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Gov Cuomo Announces $13.6 Million for Bergen Point Sewage Treatment Plant Storm Resiliency Project

  • 14 November 2014
  • networx

Suffolk County Project is the First to Receive Funding under New York State’s Storm Mitigation Loan Program

Governor Andrew M. Cuomo today announced that Suffolk County will receive the first loan from New York State’s Storm Mitigation Loan Program for $13.6 million in wastewater and storm resiliency improvements at the Bergen Point Sewage Treatment Plant in Suffolk County. The loan is made up of a $3.2 million grant and $10.4 million in no-interest financing for Suffolk County, which was approved today by the Environmental Facilities Corporation’s Board of Directors.

“Superstorm Sandy showed us the importance of proactively strengthening our infrastructure so it is more resilient to extreme weather,” Governor Cuomo said. “This loan is the latest in a series of actions taken by New York State to help Long Island strengthen its coastal resiliency against future storms and will enable Suffolk County to improve its wastewater and storm water infrastructure. It is one more way that New York is building back better.”

“Governor Cuomo created the Storm Mitigation Loan Program to assist local governments in strengthening long-term resilience for wastewater and drinking water treatment facilities in areas impacted by Hurricane Sandy,” said Matthew J. Driscoll, President and CEO of the Environmental Facilities Corporation. “EFC remains committed to working with our municipal leaders in Suffolk County and throughout New York State to protect public health and the environment while fortifying our water-quality systems to withstand effects from future storms.”

The $13.6 million package will fund improvements to Suffolk County’s Bergen Point wastewater treatment plant outfall pumping system. Upgrades include replacing three pumping units and installing a new fourth pump as well as new electrical controls, mechanism systems, and discharge piping. The project will expand treatment capacity and improve operational efficiency at the wastewater treatment plant, while also strengthening and protecting its infrastructure from future flooding and other natural disasters.

The total cost of the project is $14.5 million dollars, funded by the state’s $13.6 million package, $1.3 million from Suffolk County bonds and $510,000 in municipal contributions. Construction of the project is expected to begin this year.

The Environmental Facilities Corporation’s package complements Governor Cuomo’s recent announcement of the expansion of the Bergen Point sewer system to serve thousands more homes and businesses under a $383 million state financing plan. The purpose of the expansion is to replace current septic systems with new sewer systems, thereby reducing nitrogen pollution eroding Long Island’s coastline. It will also help create a natural barrier to storm surges and flooding.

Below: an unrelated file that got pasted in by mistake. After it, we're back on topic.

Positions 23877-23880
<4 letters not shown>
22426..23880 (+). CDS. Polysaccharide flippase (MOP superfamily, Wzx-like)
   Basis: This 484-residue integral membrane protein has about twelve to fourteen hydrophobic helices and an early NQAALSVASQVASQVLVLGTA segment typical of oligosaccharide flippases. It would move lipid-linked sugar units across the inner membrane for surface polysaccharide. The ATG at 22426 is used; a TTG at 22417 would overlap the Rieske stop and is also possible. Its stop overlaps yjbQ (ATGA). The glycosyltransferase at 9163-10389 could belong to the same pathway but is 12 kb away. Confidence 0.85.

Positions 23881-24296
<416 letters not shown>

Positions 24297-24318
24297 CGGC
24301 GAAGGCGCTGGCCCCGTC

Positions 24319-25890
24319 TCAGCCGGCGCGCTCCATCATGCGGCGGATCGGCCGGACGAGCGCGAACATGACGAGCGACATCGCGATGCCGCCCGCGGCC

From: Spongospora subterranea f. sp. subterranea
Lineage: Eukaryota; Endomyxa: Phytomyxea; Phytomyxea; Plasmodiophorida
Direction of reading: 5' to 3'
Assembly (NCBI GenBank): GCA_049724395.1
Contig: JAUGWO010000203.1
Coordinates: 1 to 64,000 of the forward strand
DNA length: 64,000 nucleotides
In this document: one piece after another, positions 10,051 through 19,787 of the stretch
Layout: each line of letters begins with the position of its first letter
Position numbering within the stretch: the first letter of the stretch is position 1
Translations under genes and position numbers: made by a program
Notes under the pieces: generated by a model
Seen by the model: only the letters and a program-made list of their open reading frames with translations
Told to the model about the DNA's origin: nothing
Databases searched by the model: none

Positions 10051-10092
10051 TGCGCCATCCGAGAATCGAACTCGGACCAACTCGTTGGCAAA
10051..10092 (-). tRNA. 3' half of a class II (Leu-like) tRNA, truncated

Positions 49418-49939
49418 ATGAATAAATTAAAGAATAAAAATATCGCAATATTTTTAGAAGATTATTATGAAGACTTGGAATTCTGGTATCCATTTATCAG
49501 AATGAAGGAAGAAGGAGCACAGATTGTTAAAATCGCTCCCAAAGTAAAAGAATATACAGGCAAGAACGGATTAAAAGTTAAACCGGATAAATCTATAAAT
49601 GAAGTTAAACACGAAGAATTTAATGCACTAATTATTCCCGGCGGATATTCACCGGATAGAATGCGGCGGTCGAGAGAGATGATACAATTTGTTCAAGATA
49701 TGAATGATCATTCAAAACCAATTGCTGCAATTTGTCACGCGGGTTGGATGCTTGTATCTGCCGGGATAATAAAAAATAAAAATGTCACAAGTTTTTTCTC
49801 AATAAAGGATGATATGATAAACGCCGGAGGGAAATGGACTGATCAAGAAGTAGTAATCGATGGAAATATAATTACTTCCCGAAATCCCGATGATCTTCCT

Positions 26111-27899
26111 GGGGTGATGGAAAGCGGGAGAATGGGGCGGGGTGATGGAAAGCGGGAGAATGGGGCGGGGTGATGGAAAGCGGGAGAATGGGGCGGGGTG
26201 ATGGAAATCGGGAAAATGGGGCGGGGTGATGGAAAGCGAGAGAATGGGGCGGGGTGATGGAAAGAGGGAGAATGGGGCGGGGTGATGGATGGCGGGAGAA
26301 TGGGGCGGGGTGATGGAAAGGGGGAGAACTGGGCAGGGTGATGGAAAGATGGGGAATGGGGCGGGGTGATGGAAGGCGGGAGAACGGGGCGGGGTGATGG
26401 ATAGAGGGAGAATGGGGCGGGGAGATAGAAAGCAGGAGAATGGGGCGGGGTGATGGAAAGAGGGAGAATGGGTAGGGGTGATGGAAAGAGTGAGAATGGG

In the aftermath of Superstorm Sandy, funding for storm mitigation projects in New York and New Jersey was authorized by the federal Disaster Relief Appropriations Act of 2013. Federal funding was allocated based on population sizes of disaster-declared counties. New York received $340 million, or 59.7 percent of the funds, for flood-mitigation projects at wastewater facilities and drinking water plants.

New York State’s Storm Mitigation Loan Program provides a total of $408 million in aid administered by the Environmental Facilities Corporation, along with the Department of Environmental Conservation and the Department of Health. Storm Mitigation Loan Program funding is available as a 25 percent grant and 75 percent zero-interest loan. Wastewater and drinking water facilities impacted by Superstorm Sandy in 14 New York State counties are eligible for the program’s funding, including Bronx, Greene, King, Nassau, New York, Orange, Putnam, Queens, Richmond, Rockland, Suffolk, Sullivan, Ulster and Westchester counties.

Environmental Facilities Corporation provides low-cost loans to help local governments afford major improvements to wastewater and drinking water infrastructure. EFC manages the largest State Revolving Funds in the nation for clean water and drinking water projects, providing more than $17 billion in low-cost financing and grants to local governments since 1990. This year marks the 25th anniversary of New York’s Clean Water State Revolving Fund. This year alone, EFC has approved the financing of more than $2 billion in water-quality infrastructure and improvements.

Senator Charles E. Schumer said, “Superstorm Sandy’s devastation taught us that New York must rebuild in a stronger, more resilient way so that we are not as vulnerable to future storms. Upgrading the Bergen Point wastewater treatment plant outfall pumping system will help make Suffolk County stronger by mitigating future flooding as well as protecting the water quality in the Great South Bay. I am pleased that EFC has prioritized and approved a loan for this important project; it is just the type of mitigation project we had in mind when crafting the Sandy Relief Bill.”

Congressman Tim Bishop said, “Upgrading infrastructure is a critical step in minimizing the potential damage from future storms. The more resilient our systems, the more likely they are to remain online or be able to be brought back online quickly. I am glad that Governor Cuomo is continuing to find ways to leverage federal assistance to ensure the completion of such projects.”

Suffolk County Executive Steve Bellone said, “Storm resiliency is vital in protecting our infrastructure from future storms. I thank Governor Cuomo for once again delivering on his commitment to rebuilding and making communities stronger than ever.”